Someone shot two people outside the Columbia Heights Metro yesterday. One, with whom the gunman had been having an argument, is in critical condition; the second was a bystander who was only grazed (but still). The altercation apparently started at an orientation session for the Summer Youth Jobs Program. (DCist)
Dissecting the transportation bill
Oberstar’s draft transportation bill preserves most of the 80-20 funding split between highways and transit, but transit’s share rises from 18.3% to 22.2%. Also, most of the highway money goes for maintenance (which makes some sense, as there are many more highways right now), and states can choose to shift their new-highway money to transit if they want. (Streetsblog)
Dulles United? Wheaton United?
DC United is polling fans about potential new stadium locations. The choices are DC, lower Montgomery (Wheaton, Rockville, or Silver Spring), and the Dulles corridor. You can take the survey directly; one question asks which (MoCo or Dulles) fans would prefer if DC isn’t possible. (Post, DCist)
Finally thinking about peds and bikes
The DoD is funding a study of potential pedestrian and bicycle access improvements to the Bethesda medical center. Maryland SHA had only thought about increasing car access, but they don’t have enough money to implement their preferred intersection widenings. MDOT is also going to look at potential transit improvements, also seemingly a little late in the process. (Gazette)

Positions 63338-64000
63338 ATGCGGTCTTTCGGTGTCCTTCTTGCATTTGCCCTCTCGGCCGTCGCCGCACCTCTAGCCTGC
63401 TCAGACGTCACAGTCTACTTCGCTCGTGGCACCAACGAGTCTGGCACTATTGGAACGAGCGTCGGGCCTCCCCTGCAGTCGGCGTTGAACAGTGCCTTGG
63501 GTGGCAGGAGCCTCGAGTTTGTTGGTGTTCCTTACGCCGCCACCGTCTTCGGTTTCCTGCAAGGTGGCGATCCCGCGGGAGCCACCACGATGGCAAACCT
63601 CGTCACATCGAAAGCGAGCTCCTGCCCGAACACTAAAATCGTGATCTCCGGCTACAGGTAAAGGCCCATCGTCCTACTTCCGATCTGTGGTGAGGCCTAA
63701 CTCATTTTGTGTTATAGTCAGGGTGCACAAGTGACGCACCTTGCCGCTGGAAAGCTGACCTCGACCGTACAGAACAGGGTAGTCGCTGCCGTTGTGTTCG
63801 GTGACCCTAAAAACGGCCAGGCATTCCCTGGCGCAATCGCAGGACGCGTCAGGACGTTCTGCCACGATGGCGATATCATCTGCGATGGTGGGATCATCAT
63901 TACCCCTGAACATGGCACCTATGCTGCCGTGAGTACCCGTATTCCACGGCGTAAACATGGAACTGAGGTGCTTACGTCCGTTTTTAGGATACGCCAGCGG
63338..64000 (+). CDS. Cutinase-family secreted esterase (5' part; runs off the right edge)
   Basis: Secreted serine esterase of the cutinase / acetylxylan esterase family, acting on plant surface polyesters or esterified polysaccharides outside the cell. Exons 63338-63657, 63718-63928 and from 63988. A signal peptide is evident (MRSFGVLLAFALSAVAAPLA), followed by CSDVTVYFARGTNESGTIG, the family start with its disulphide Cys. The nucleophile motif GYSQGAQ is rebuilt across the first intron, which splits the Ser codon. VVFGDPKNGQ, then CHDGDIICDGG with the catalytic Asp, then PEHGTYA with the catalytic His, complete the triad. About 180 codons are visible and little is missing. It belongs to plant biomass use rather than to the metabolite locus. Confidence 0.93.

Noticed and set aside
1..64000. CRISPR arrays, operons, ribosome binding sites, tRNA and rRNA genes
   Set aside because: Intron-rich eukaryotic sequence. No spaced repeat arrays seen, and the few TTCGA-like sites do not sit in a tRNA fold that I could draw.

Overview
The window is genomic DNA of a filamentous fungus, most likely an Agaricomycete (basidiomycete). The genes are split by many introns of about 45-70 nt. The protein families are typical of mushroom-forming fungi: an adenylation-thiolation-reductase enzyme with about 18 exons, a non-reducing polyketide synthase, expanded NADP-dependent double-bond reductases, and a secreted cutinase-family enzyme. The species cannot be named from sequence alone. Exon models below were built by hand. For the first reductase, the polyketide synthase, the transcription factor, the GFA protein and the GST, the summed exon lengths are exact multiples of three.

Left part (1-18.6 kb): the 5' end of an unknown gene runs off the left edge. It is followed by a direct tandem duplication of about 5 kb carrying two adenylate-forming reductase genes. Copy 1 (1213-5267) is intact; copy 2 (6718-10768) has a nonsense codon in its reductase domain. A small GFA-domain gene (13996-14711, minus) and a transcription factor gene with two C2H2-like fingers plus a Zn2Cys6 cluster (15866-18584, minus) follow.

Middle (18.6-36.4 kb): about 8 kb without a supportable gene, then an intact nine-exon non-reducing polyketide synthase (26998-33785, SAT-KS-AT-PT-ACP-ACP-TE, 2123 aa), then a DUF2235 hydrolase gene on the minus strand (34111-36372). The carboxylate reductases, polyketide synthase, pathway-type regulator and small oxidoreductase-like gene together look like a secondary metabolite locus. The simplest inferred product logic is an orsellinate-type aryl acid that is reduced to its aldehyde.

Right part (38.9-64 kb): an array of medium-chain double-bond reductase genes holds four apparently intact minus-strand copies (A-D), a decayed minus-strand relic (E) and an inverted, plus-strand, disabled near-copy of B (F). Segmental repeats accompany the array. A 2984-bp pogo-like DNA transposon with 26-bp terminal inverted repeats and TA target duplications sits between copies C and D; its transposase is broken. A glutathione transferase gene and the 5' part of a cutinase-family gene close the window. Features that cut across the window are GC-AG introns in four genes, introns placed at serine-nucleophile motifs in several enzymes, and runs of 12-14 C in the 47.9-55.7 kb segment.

Green Falls Church?
Falls Church may apply to become a “green laboratory,” using stimulus money to become a “‘net zero’ energy consuming entity” by 2050. In addition to renewable energy, the proposal includes “green planning and development” in zoning and “advanced transportation technologies and infrastructure to enhance public transit and public fleets.” (Falls Church News Press, Joshua D) (Tip: Joshua D)
An MIT team is analyzing “jamitons,” their name for those traffic jams that just spontaneously occur without a crash, construction, or other apparent external cause. “Once the jam forms, the researchers say, drivers have no choice but to wait for it to clear.” Hopefully the MIT team has read this analysis, which argues that drivers can do something: approach the jam slowly instead of racing ahead and then hitting the brakes, and this research on ants, which manage to avoid traffic jams because they’re less impatient than humans. (Wired) (Tip: JTS)
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